Opinion: Web lights up with protests over Obama’s dismissal of marijuana legalization

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President Obama probably didn’t anticipate that his brief dismissal of marijuana legalization during the online town hall would light up a potent movement of support for decriminalization.

The fact that he even addressed such a controversial and oft-ignored topic impressed some. But the way he seemed to deride the question angered manywho quickly expressed their dissent online in website comments, on blogs and throughout social networks.


‘There was one question that was voted on that ranked fairly high and that was whether legalizing marijuana would improve the economy and job creation,’ the president said during the town hall, amongst a thunder of laughter from the crowd. ‘And I don’t know what this says about the online audience.’ More laughter.

‘The answer is, no, I don’t think that is a good strategy to grow our economy,’ Obama said.

No further explanation given. Next question.

His short response was not only disconcerting for marijuana supporters but also a bit perplexing. After all, Obama called for marijuana decriminalization during ...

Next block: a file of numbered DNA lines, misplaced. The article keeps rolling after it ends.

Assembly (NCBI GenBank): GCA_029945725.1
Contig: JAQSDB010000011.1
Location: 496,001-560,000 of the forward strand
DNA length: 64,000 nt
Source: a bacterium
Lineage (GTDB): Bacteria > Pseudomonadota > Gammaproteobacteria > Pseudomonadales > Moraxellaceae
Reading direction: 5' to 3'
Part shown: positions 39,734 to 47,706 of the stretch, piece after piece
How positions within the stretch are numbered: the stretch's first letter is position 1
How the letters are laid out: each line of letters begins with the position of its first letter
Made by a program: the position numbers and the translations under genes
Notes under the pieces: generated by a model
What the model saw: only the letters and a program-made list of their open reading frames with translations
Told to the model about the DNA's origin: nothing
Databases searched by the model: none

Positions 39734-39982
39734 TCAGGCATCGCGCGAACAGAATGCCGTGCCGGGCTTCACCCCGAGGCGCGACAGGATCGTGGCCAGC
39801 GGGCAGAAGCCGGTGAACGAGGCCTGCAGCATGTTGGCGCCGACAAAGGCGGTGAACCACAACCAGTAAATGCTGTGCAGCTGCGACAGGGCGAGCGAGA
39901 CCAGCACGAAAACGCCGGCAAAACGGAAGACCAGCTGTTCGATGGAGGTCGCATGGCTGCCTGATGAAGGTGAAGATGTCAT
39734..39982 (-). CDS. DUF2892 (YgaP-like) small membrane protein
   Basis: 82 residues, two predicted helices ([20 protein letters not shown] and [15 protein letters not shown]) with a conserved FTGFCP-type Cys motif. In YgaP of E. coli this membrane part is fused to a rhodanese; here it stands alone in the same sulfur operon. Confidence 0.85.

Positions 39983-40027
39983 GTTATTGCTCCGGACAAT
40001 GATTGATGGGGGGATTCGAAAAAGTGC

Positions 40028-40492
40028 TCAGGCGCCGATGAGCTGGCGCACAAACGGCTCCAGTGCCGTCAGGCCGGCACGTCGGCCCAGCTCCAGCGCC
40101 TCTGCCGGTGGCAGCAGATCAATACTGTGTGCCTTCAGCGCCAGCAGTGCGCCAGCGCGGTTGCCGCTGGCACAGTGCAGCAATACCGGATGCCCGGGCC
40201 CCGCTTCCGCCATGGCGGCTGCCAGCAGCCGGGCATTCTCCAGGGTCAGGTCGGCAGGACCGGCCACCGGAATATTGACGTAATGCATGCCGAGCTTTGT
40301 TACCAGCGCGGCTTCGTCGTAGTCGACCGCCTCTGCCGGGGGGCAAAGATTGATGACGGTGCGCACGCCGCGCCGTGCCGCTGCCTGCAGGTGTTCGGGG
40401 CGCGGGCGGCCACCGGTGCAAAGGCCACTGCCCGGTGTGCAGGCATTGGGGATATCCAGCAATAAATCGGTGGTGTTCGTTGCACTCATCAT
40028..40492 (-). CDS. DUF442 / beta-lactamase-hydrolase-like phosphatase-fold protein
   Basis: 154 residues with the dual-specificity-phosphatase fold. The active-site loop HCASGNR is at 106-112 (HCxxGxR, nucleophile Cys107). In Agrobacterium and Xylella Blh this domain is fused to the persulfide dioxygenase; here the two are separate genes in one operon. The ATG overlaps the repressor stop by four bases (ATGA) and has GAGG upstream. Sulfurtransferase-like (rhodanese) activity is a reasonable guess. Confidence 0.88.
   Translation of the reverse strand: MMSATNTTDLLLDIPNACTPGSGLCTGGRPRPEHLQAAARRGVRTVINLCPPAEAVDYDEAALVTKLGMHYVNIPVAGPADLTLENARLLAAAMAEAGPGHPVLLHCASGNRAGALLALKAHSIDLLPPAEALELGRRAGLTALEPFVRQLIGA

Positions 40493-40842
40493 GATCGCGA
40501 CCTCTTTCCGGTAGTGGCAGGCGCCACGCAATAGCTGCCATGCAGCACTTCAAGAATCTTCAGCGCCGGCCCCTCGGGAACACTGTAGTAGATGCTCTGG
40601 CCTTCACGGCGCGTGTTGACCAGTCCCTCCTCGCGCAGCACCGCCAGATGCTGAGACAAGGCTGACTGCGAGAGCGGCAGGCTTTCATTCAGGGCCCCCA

... a debate at Northwestern University when he was running for U.S. Senate in 2004.

The legalization debate is not a new topic for websites like YouTube, Digg and Facebook, where a pot-smoking niche has long congregated. But it has exploded in the days since the town hall.

The Huffington Post prominently featured an editorial titled ‘Pot Saved My Life, Mr. President.’ In it, the writer concluded, ‘The president will be asked this question again, and maybe next time he won’t laugh at us.’

The Times had a story Sunday quoting former federal judge Jim Gray claiming the war on drugs had failed and that pot should be legal. The so-called failed drug war was, incidentally, the same claim made by Obama in 2004.


The lit-up lobby rages strongly on social networking channels as well. The Facebook page, called M A R I J U A N A, has seen a spike in membership as of late.

And on the social news website Digg, a story about marijuana benefits, decriminalization or reactions to Obama’s weedy treatment of the pot question has been voted to the home page every day since the town hall -- and in many cases, multiple times a day.

So what doesthat say about the online audience? Considering that many political analysts attribute a major part of Obama’s election to his popularity on social networks, maybe he shouldn’t be so quick to dismiss something they clearly feel strongly about.

-- Mark Milian

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Photo credit: uzi978 via Flickr